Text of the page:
It’s about time I make up my own mind when it comes to traveling. Be unafraid to disagree with someone just because they’re a friend. If someone asks me what I think about this or that city, tell them I don’t like it if I truly don’t, even if it’s their favorite place in the whole world.

As another friend of mine recently told me, “Follow your shit”.

I’m following my shit, my gut, and what it tells me. Right now, it tells me I need to get back home.

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Vincent Nguyen is the author of Self Stairway and founder of Growth Ninja, a digital marketing agency that specializes in Facebook Ads. Voted "Most Guapo" five years in a row (lost during 6th year to a hand model.)

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8 responses to Follow Your Shit

  1. I do not want or appreciate four letter words coming over my email.

    • Hey Christine, I understand where you’re coming from, but I’ve thought about this in advance. I absolutely refuse to censor myself as that would be unfaithful to who I am or how I speak in person. I use profanity and don’t feel guilty about it as it’s not over-the-top or excessive in anyway.

      If this offends you then I’d understand if you unsubscribe or decide to no longer visit my site. There’s nothing I can do about that.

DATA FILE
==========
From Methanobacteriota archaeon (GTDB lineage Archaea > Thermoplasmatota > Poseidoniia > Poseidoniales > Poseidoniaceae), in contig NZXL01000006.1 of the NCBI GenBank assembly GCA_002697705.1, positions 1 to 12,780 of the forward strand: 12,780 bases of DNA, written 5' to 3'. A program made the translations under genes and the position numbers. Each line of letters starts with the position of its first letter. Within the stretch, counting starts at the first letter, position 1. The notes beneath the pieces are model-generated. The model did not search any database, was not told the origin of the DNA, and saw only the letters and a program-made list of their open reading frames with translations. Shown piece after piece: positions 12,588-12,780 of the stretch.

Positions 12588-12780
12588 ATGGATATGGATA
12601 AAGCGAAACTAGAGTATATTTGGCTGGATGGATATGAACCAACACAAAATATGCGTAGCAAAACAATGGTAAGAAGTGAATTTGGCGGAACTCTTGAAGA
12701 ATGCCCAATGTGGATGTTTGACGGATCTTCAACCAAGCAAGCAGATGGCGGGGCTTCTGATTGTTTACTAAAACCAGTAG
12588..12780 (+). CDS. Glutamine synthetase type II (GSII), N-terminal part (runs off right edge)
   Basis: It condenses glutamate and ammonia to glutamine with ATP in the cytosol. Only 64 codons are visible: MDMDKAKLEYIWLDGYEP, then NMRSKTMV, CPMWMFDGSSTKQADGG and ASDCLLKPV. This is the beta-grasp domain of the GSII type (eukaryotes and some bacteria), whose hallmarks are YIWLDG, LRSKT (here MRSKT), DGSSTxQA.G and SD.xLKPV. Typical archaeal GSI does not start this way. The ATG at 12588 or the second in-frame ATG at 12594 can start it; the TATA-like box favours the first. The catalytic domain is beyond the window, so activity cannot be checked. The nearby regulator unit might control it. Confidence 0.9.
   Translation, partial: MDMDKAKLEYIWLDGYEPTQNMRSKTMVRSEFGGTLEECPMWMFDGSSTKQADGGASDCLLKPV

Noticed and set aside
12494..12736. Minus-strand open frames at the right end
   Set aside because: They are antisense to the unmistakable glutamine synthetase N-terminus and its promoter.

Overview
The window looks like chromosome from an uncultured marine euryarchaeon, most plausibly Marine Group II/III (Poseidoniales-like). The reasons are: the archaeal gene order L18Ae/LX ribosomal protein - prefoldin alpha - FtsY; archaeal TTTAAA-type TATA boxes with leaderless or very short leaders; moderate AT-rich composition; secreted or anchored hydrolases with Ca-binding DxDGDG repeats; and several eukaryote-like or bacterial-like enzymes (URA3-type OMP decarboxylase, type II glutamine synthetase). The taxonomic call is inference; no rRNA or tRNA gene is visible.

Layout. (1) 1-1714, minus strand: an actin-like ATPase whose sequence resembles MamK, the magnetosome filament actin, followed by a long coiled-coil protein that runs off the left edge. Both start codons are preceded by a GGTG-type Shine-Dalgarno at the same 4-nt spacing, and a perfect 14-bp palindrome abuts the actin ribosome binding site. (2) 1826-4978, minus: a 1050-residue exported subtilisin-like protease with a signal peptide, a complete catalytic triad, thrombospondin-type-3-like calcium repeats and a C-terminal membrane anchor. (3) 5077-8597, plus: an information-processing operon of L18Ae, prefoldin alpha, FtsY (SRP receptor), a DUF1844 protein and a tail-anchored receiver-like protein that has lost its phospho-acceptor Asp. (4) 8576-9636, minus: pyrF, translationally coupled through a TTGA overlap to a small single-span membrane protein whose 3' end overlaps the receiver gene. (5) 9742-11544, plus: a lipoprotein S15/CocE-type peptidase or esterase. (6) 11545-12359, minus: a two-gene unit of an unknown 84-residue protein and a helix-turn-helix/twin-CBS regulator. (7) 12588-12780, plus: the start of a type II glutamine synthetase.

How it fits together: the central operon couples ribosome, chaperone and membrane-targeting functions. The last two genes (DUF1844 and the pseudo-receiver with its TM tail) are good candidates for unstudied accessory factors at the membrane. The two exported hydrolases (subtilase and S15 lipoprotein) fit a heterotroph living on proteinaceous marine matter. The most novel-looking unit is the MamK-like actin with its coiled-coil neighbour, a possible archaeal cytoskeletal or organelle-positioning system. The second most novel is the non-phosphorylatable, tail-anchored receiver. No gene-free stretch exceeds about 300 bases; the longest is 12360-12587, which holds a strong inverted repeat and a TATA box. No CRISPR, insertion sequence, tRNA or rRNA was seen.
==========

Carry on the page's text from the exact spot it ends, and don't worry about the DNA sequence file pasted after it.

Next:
2. Welcome back. Doesn’t matter where you are that’s your presence. If you’re interested in doing something that can change your outlook, right in AZ, check out Windspirit Teachings with Don Lorenzo near Arizona City. His lessons I highly recommend. Sounds like you could use a return to spirit for fun and discovery. If you d,ecide to go and don’t mind I’d love to join you on the retreat.

  3. The best and simplest way to enjoy life is to follow what your heart desires. It will not just make you happy. It will also lead you to self fulfillment and self development.

  4. Hi Vincent!

    One comment said earlier to be polite. I would say fuck it and express as you want. This is your life and your steps in it!

    Anyways, I’ve lately been thinking about the phenomen of Ho Chi Minh City and Chiang Mai. What’s with those two cities that everyone (mainly freelancers or writers) go to? I’ve travelled only once to Thailand and it was tourist area (Phuket). Seemed nice with its beaches (but high beer prices). Maybe you can give some brief overview about those two cities?

    Also, have you ever been to Europe? 🙂

    • I’ve got my own opinions about both cities that some may disagree with. I really like Chiang Mai and even HCMC in some ways too. I do find myself more content with the daily rituals I have in the states, though (a common thought process I’ve been having lately is that traveling simply isn’t for me these days, at least not over long periods of time).

      Chiang Mai is very quiet and much more my style. Natural beauty in the mountains and just the city overall. Cheap living expenses and great street food.

      Now with HCMC, I’m a bit more biased. Growing up in Southern California and being born into a Vietnamese family means I already had insights into the culture and all before landing. I can get into a whole thing about my views of the city that will greatly contradict what you’ve heard from others. Overall, I like it but it’s not a place I could see myself spending a significant amount of time in. It doesn’t feel real to me.

      Haven’t been to Europe! Was planning on making that 2016 but I may end up spending a lot of time in AZ instead, heh. 🙂

      Let me know if you’d like me to go into more detail!